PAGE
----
It would be far beyond my purpose to enter into any discussion of the connection between the causes that have given rise to these social changes and the effects that have flowed from them. The far-reaching results of the introduction of steam-machinery in aggregating communities around a few centres, in depopulating the country districts, and in altering the habits and physique of the artizans, open up a wide subject on which I do not propose to touch. My life has been largely passed in the rural and mountainous parts of the country, where increased facilities for locomotion have certainly been the most obvious direct source of change to the inhabitants, though other causes have undoubtedly contributed less directly to bring about the general result. It has been my good fortune to become acquainted with every district of Scotland. There is not a county, hardly a parish, which I have not wandered over again and again. In many of them I have spent months at a time, finding quarters in county towns, in quiet villages, in wayside inns, in country houses, in remote manses, in shepherds’ shielings, and in crofters’ huts. Thrown thus among all classes of society, I have been brought in contact with each varying phase of life of the people. During the last twenty years, though no longer permanently resident in Scotland, I have been led by my official duties to revisit the country every year, even to its remotest bounds. I have also been enabled, through the kindness of a yachting friend, to cruise all through the Inner and Outer Hebrides. T hese favourable opportunities have allowed me to mark the gradual decline of national peculiarities perhaps more distinctly than would have been possible to one continuously resident. As a slight contribution to the history of the social evolution in Scotland, I propose in the following chapters to gather together such reminiscences as may serve to indicate the nature and extent of the changes of which I have been a witness, and to record a few illustrations of the manners and customs, the habits and humour of the people with whom I have mingled.

My memory goes back to a time before railways had been established in Scotland, when Edinburgh and Glasgow were connected only by a coach-road and a canal, and when stage-coaches still ran from the two cities into England. I may therefore begin these reminiscences with some reference to modes of travel.

Probably few readers are aware how recently roads practicable for wheeled carriages have become general over the whole country. In the seventeenth century various attempts were made to run stage-coaches between Edinburgh and Leith, between Edinburgh and Haddington, and between Edinburgh and Glasgow. But these efforts to open up communication, even with the chief towns, appear to have met with such scant support as to be soon abandoned. The usual mode of conveyance, for ladies as well as gentlemen, was on horseback. A traveller writing in 1688 states that there were then no stage-coaches, for the roads would hardly allow of them, and that although some of the magnates of the land made use of a coach and six horses, they did so ‘with so much caution that, besides their other attendance, they have a lusty running footman on each side of the coach, to manage and keep it up in rough places.’ It was probably not until after the suppression of the Jacobite rising in 1715 that road-making and road-repair were begun in earnest. For strategic purposes, military roads were driven through the Highlands, and this important work, which continued until far on in the century, not only opened up the Highlands to wheeled traffic, but reacted on the general lines of communication throughout the country.1 By the time that railways came into operation the main roads had been well engineered and constructed, and were fitted for all kinds of vehicles.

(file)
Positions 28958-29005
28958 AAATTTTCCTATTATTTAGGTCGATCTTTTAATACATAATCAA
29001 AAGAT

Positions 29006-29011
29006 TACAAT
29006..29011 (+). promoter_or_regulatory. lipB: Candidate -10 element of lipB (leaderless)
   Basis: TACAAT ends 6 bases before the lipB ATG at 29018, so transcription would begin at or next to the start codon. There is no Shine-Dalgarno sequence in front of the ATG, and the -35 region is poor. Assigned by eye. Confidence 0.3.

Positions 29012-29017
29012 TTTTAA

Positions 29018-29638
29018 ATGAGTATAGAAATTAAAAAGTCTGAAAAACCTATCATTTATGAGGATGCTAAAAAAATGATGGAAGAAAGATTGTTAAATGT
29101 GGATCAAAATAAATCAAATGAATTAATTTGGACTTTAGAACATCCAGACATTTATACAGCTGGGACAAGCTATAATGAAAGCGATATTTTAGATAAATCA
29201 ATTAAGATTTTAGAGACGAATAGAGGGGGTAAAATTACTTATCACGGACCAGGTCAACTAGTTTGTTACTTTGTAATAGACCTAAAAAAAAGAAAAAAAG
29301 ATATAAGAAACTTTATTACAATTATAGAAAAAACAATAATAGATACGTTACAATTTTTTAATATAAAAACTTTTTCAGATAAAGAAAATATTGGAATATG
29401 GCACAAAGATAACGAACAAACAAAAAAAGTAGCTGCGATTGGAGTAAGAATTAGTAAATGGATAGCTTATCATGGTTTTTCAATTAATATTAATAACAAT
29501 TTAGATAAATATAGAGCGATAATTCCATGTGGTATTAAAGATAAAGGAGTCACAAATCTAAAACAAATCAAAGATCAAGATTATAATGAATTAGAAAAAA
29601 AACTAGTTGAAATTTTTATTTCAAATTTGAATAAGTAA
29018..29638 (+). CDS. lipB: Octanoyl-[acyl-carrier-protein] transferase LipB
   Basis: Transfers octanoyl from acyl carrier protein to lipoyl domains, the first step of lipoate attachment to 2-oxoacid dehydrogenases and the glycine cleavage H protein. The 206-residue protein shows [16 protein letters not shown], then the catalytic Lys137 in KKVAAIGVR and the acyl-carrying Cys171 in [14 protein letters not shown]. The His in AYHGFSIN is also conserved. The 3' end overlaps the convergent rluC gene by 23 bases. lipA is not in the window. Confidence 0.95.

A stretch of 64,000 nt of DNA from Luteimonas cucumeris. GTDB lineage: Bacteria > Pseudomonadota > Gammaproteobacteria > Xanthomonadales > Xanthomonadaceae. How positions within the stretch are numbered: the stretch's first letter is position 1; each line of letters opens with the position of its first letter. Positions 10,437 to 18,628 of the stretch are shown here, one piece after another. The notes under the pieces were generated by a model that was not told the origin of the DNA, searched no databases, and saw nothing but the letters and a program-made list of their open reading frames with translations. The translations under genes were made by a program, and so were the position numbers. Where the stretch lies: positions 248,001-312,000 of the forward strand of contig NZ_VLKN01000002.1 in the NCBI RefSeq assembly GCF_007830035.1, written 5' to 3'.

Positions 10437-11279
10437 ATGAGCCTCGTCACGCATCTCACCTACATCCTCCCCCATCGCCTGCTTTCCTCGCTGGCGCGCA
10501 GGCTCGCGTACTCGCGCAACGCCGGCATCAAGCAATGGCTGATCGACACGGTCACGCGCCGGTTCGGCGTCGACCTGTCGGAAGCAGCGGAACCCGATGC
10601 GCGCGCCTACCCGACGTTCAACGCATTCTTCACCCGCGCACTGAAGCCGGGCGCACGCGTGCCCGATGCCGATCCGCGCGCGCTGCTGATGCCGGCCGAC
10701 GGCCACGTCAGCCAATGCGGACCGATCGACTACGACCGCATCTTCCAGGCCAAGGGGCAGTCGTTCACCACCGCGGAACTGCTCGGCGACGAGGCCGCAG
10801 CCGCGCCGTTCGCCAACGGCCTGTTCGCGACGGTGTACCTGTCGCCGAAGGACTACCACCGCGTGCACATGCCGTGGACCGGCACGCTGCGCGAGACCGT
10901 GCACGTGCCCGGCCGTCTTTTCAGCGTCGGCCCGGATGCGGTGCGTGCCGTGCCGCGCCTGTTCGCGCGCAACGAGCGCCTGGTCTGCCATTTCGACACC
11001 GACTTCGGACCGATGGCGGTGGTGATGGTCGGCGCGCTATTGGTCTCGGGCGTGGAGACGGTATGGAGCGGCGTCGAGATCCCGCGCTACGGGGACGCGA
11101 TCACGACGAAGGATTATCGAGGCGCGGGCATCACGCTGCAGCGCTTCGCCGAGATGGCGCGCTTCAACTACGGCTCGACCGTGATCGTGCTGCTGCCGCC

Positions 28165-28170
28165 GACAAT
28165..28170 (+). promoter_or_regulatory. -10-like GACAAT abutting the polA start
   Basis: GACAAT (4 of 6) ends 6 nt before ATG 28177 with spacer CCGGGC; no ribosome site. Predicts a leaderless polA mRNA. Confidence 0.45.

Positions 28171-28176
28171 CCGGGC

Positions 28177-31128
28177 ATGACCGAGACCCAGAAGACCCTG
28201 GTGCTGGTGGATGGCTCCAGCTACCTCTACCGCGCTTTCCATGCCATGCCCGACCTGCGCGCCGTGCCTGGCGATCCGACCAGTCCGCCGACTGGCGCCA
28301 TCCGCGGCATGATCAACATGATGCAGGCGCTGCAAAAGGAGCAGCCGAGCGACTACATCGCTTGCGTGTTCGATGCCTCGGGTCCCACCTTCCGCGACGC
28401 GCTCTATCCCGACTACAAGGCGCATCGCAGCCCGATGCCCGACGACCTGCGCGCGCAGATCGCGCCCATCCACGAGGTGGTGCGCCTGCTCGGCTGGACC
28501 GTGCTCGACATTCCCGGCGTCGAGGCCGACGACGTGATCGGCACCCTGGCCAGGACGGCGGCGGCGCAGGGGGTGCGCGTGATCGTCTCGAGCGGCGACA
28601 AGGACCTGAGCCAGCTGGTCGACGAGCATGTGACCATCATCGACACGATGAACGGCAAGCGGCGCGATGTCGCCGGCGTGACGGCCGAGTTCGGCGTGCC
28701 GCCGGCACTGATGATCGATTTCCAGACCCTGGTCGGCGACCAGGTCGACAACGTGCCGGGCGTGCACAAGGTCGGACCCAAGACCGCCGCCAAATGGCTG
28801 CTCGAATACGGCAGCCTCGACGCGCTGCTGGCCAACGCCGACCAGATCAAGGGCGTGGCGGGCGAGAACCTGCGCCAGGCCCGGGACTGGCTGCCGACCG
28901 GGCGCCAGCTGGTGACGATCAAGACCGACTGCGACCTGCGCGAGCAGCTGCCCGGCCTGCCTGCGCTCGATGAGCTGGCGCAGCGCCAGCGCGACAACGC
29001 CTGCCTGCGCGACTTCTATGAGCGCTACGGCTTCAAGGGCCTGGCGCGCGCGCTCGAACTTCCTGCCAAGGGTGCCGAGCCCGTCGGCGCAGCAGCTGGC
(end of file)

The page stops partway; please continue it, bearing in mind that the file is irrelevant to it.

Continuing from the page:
Before the beginning of the railroad period, the inhabitants of Scotland had three means of locomotion into England. Those who were wealthy took their own carriages and horses, or hired post-horses from stage to stage. For the ordinary traveller, there were stage-coaches on land and steamboats on the sea.

With a comfortable carriage, and the personal effects of the occupants strapped on behind it, posting to London was one of the pleasant incidents of the year to those who had leisure and money at command. Repeated season after season, the journey brought the travellers into close acquaintance with every district through which the public road passed.

In 1773, when Mrs. Grant of Laggan, as a girl, had to make the journey from Inveraray to Oban there was ‘no road but the path of cattle,’ ‘an endless moor, without any road, except a small footpath, through which our guide conducted the horses with difficulty.’—Letters from the Mountains, 5th edit., vol. i., p. 4. Half a century later the conditions do not seem to have altered much in that region, as shown in Dr. Norman Macleod’s Reminiscences of a Highland Parish.

They had a far greater familiarity with the details of these districts than can now be formed in railway journeys. They knew every village, church, and country-house to be seen along the route, and could mark the changes made in them from year to year. At the inns, where they halted for the night, they were welcomed as old friends, and made to feel themselves at home. This pleasant mode of travelling, so graphically described in Humphry Clinker, continued in use among some county families long after the stagecoaches had reached the culmination of their speed and comfort. My old friend, T. F. Kennedy of Dunure, used to describe to me the delights of these yearly journeys in his youth. Posting into England did not die out until after the completion of the continuous railway routes, when the failure of travellers on the road led to the giving up of post-horses at the inns.